Alternatives to Alpine Linux logo

Alternatives to Alpine Linux

Ubuntu, CoreOS, Debian, CentOS, and Android OS are the most popular alternatives and competitors to Alpine Linux.
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What is Alpine Linux and what are its top alternatives?

Alpine Linux is a security-oriented, lightweight Linux distribution based on musl libc and busybox.
Alpine Linux is a tool in the Operating Systems category of a tech stack.
Alpine Linux is an open source tool with GitHub stars and GitHub forks. Here’s a link to Alpine Linux's open source repository on GitHub

Top Alternatives to Alpine Linux

  • Ubuntu
    Ubuntu

    Ubuntu is an ancient African word meaning ‘humanity to others’. It also means ‘I am what I am because of who we all are’. The Ubuntu operating system brings the spirit of Ubuntu to the world of computers. ...

  • CoreOS
    CoreOS

    It is designed for security, consistency, and reliability. Instead of installing packages via yum or apt, it uses Linux containers to manage your services at a higher level of abstraction. A single service's code and all dependencies are packaged within a container that can be run on one or many machines. ...

  • Debian
    Debian

    Debian systems currently use the Linux kernel or the FreeBSD kernel. Linux is a piece of software started by Linus Torvalds and supported by thousands of programmers worldwide. FreeBSD is an operating system including a kernel and other software. ...

  • CentOS
    CentOS

    The CentOS Project is a community-driven free software effort focused on delivering a robust open source ecosystem. For users, we offer a consistent manageable platform that suits a wide variety of deployments. For open source communities, we offer a solid, predictable base to build upon, along with extensive resources to build, test, release, and maintain their code. ...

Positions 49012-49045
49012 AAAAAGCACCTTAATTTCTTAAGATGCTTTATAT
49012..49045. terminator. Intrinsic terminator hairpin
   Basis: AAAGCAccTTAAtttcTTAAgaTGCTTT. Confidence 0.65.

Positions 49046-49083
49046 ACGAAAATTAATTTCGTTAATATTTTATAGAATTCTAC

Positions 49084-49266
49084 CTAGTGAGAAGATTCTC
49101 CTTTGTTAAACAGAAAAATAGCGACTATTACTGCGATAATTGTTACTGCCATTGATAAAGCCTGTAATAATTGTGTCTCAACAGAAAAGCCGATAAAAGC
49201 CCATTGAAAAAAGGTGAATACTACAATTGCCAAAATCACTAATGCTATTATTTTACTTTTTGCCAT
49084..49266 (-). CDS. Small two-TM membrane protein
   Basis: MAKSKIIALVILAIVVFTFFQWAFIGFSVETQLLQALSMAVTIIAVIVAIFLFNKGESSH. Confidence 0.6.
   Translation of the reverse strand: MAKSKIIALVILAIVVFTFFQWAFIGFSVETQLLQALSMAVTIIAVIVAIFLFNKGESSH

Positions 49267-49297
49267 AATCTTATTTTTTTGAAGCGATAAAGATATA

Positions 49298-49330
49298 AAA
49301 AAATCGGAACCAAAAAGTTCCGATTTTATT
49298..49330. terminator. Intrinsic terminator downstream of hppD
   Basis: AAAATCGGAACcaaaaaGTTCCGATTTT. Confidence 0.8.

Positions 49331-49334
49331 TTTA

• Android OS
    Android OS

    It is a mobile platform which powers phones, tablets, watches, TVs, cars etc. It makes doing business easier, in the office or out in the field. Manage entire fleets of devices with a touch. Keep corporate data protected with built-in security. And help your employees get more done. ...

  • Void Linux
    Void Linux

    It is a general purpose operating system, based on the monolithic Linux® kernel. Its package system allows you to quickly install, update and remove software; software is provided in binary packages or can be built directly from sources with the help of the XBPS source packages collection. ...

  • pfSense
    pfSense

    It is an open source firewall/router computer software distribution based on FreeBSD. It is installed on a physical computer or a virtual machine to make a dedicated firewall/router for a network. ...

  • Linux
    Linux

    A clone of the operating system Unix, written from scratch by Linus Torvalds with assistance from a loosely-knit team of hackers across the Net. It aims towards POSIX and Single UNIX Specification compliance. ...

Alpine Linux alternatives & related posts

Ubuntu logo

Ubuntu

69.3K
50.6K
458
The leading OS for PC, tablet, phone and cloud
69.3K
50.6K
+ 1
458
PROS OF UBUNTU
  • 228
    Free to use
  • 96
    Easy setup for testing discord bot
  • 57
    Gateway Linux Distro
  • 53
    Simple interface
  • 8
    Don't need driver installation in most cases
  • 5
    Many active communities
  • 4
    Open Source
  • 3
    Easy to custom
  • 1
    Great OotB Linux Shell Experience
  • 1
    Many flavors/distros based on ubuntu
  • 1
    Software Availability
  • 1
    Lightweight container base OS